The Magnetic Fields, “69 Love Songs” [vinyl reissue]
The Magnetic Fields
69 Love Songs [vinyl reissue]
Stephin Merritt—The Magnetic Fields frontman and composer of 69 Love Songs—imagined the 1999 three-volume album as a theatrical revue, with drag queens and audience participation. But when it came out, there was no set dressing, no costumes, no curtains. We were alone with sixty-nine love songs—a tall order for anyone hoping to have even a sliver of heart left by the time the last volume ends.
This is a collection of “love song” songs. They’re not songs Merritt wrote about love; they’re songs about love songs, overflowing with clichés and tired metaphors. In one of the album’s best moments, Claudia Gonson sings, “You know you enthrall me / And yet you don’t call me / It’s making me blue / Pantone 292.” Paired with the music of The Magnetic Fields—which includes cello, banjo, ukulele, autoharp, and flute, among other fanciful instruments—this perfect exaggeration is eminently listenable.
As satirical as the album is, as evidenced by its cheeky title, listen to 69 Love Songs in public at your own risk. During “Love Is Like Jazz,” we’re in on the joke, but we’re caught off guard by the honesty of “Love Is Like a Bottle of Gin.” And even though “Busby Berkeley Dreams” may have been written in jest, the emotion it evokes is quite real. Good thing you have to stay home to listen to records.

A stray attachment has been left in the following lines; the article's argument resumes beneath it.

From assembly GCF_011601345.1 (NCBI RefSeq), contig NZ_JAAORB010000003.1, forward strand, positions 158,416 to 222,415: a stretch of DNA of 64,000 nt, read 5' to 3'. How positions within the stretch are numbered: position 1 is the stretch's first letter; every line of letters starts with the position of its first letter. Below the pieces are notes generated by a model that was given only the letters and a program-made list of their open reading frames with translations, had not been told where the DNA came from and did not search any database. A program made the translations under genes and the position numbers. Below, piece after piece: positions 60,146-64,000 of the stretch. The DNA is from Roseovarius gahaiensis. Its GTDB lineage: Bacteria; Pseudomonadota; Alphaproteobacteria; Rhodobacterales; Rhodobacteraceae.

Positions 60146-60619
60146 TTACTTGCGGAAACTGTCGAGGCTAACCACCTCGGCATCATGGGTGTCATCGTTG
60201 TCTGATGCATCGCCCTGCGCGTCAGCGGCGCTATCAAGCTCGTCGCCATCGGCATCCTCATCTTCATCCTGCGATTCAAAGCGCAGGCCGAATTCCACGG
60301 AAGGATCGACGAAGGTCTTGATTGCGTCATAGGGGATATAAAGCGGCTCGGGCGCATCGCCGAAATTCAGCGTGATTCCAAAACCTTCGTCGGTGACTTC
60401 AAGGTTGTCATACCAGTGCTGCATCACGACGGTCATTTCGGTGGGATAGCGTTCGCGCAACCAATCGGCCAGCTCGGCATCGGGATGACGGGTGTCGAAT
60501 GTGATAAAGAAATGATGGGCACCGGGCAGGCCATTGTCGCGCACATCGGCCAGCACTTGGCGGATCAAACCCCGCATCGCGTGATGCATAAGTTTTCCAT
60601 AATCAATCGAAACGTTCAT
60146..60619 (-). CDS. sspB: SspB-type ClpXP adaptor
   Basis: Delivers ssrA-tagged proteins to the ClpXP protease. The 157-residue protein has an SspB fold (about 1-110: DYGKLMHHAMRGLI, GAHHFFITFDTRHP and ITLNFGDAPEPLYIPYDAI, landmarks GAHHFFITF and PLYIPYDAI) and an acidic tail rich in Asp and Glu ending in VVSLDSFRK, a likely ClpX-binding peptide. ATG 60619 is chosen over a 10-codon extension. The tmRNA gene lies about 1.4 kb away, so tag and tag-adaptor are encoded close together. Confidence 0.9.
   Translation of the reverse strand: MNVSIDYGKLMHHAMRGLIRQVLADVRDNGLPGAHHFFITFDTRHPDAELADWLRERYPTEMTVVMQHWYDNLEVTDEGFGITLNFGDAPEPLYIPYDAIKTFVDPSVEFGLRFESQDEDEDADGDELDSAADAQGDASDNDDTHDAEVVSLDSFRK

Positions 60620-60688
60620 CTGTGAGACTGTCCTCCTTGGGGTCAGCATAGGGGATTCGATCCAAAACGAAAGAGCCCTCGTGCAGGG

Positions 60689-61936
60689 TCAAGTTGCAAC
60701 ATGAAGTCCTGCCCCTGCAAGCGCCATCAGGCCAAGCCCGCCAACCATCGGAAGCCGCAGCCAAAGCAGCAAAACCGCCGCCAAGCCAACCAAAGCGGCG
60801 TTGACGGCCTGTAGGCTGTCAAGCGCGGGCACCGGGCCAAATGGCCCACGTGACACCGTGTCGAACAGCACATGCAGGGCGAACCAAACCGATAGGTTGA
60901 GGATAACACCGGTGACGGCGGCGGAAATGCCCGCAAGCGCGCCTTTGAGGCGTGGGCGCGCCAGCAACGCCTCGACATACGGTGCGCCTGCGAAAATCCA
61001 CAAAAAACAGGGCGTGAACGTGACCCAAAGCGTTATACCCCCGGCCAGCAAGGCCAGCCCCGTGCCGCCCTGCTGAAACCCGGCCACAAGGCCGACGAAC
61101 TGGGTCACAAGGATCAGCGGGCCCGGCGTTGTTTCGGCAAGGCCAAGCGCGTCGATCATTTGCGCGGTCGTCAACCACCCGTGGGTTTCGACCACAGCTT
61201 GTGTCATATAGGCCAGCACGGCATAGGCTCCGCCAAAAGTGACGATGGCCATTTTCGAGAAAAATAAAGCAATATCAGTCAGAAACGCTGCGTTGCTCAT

There wouldn’t be a vinyl release if there were much filler, but with sixty-nine songs, it’s inevitable; the disposable “Fido, Your Leash Is Too Long” presumably exists so that you can put yourself back together immediately after “The Book of Love.” The only new material included is a twenty-four-page booklet featuring an extended interview with Merritt by Daniel Handler (a.k.a. Lemony Snicket), who played accordion on the album. Handler and Merritt’s meandering discussion—in which they take on everything from hated restaurants and pots of tea to song inspirations and Merritt’s mother’s love of Georgia O’Keeffe—provides listeners and fans with a new road map for 69 Love Songs, which Merritt describes simply as “a large collection of singles.”
Clichés are clichés for a reason, so where’s the space between a fake love song and a real one? On 69 Love Songs, it’s often clear, but the places where it isn’t make this an essential set of throwaway love songs.